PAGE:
More on generic variance


In my entry on generic variance in the CLR, I said that you can’t convert a List<String> to a List<Object>, or even an IEnumerable<String> to IEnumerable<Object>.  I should point out however that the real-world scenarios where you’d want to do this usually involve passing an object of a more specific type to an API that (for abstraction reasons) takes a less specific type.  For example, say you have a class hierarchy like this:


 


    abstract class Shape


    {


        public abstract double ComputeArea();


    }


 


    class Square : Shape


    {


        public Square(double height)


        {


            m_height = height;


        }


 


        public override double ComputeArea()


        {


            return m_height * m_height;


        }


 


        private double m_height;


    }


 


    class Circle : Shape


    {


        public Circle(double radius)


        {


            m_radius = radius;


        }


 


        public override double ComputeArea()


        {


            return Math.PI * m_radius * m_radius;


        }


 


        private double m_radius;       


    }


 


You’d like to be able to use it uniformly like this:


 


    class Program


    {


        static void Main(string[] args)


        {


            List<Square> ls = new List<Square>();


            ls.Add(new Square(2));


            ls.Add(new Square(3));


            double totS = GetTotalArea(ls); // won’t compile


 


            List<Circle> lc = new List<Circle>();


            lc.Add(new Circle(2));


            lc.Add(new Circle(3));


            double totC = GetTotalArea(lc); // won’t compile


        }


 


        public static double GetTotalArea( IEnumerable<Shape> l)


        {


            double total = 0;


            foreach (Shape s in l)


            {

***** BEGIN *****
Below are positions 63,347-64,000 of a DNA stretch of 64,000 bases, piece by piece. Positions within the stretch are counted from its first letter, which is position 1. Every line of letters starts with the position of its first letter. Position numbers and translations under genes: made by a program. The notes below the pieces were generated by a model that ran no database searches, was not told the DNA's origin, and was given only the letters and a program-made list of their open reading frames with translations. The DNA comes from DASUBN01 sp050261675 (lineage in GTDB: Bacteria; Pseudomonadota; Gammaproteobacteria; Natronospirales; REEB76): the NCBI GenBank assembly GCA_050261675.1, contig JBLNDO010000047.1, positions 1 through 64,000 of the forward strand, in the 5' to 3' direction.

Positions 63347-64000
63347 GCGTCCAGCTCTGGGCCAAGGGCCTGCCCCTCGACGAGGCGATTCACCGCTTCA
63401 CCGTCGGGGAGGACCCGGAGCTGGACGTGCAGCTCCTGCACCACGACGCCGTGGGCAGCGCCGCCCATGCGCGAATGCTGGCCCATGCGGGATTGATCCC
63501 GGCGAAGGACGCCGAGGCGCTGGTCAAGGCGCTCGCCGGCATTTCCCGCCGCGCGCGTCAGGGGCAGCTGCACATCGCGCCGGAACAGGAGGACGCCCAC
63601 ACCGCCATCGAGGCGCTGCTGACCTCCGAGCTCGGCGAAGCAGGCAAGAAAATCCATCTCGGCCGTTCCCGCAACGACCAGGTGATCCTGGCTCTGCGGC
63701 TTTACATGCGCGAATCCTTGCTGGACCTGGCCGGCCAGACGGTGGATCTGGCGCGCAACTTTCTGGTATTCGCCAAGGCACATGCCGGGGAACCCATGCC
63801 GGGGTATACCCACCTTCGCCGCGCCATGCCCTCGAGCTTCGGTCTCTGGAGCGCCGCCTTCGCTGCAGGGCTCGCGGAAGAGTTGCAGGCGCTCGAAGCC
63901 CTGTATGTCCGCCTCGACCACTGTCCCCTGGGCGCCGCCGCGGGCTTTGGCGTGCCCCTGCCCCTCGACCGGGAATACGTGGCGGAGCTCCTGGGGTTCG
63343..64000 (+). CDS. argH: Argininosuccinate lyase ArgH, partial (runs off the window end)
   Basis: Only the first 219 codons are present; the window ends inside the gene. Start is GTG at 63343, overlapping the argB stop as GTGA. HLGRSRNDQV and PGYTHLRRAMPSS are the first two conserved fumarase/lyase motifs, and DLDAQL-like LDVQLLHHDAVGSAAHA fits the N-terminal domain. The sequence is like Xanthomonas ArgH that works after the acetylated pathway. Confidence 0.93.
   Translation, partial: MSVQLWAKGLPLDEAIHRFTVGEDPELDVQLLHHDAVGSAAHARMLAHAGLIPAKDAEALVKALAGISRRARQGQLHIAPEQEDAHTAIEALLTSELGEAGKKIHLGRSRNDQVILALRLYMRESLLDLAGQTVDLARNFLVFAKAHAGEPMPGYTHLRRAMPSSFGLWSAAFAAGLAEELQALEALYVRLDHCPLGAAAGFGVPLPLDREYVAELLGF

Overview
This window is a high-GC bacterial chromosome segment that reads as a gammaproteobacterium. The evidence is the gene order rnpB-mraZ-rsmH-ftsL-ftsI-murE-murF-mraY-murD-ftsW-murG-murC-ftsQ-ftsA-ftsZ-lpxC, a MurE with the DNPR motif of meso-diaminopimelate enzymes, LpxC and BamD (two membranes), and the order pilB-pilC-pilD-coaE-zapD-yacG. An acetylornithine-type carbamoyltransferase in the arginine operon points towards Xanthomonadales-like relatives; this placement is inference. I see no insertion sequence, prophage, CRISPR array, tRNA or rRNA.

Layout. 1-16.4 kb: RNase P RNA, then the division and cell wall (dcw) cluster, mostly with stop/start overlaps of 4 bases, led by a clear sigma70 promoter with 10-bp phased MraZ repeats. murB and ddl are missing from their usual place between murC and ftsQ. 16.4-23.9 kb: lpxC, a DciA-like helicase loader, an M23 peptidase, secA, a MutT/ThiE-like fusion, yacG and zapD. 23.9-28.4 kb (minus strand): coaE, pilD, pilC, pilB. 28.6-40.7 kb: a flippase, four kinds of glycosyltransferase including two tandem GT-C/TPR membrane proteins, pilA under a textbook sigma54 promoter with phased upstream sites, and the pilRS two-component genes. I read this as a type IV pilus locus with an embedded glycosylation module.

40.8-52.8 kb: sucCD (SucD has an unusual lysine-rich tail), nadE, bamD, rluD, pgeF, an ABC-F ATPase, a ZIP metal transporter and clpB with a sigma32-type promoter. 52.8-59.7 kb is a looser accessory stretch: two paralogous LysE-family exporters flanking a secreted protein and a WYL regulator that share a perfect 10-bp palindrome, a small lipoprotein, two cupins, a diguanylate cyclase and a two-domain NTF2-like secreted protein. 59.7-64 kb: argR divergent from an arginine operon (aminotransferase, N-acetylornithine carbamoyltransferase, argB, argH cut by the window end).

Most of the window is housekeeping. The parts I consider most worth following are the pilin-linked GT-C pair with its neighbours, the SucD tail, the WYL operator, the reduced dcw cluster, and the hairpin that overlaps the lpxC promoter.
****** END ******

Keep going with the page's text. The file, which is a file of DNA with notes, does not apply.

total += s.ComputeArea();


            }


            return total;


        }


    }


 


This would only work if C# supported generic variance and IEnumerable was defined as IEnumerable<+T>.  However, there is another option in this case.  You could make GetTotalArea a generic method and rely on a base-type constraint:


 


        public static double GetTotalArea<T>(IEnumerable<T> l)


            where T : Shape


        {


            double total = 0;


            foreach (Shape s in l)


            {


                total += s.ComputeArea();


            }


            return total;


        }


 


Now the above Main method will work perfectly, you don’t even have to modify it to specify the type parameters (C#’s type inference can figure them out automatically).  So although you’re not really converting an IEnumerable<Square> to an IEnumerable<Shape>, you are able to use it that way.


 


This is certainly great.  And in practice, most .NET developers will find the support in .NET 2.0 for generics to be more than powerful enough.  However, if you’re trying to do some serious “generic programming” [3], or if you’re excited by programming language theory like I am, then this does still leave something to be desired.  Most notably, we can specify an upper-bound using a constraint like this (rather than require our language to support covariant type parameters), but the CLR and C# don’t have support for lower bounds (“supertype constraints”) so you can’t use this technique in place of contravariant type parameters (eg. my IComparer<-T> example).  See section 4.4 (“Comparison with Parametric Methods”) of [1] for more details.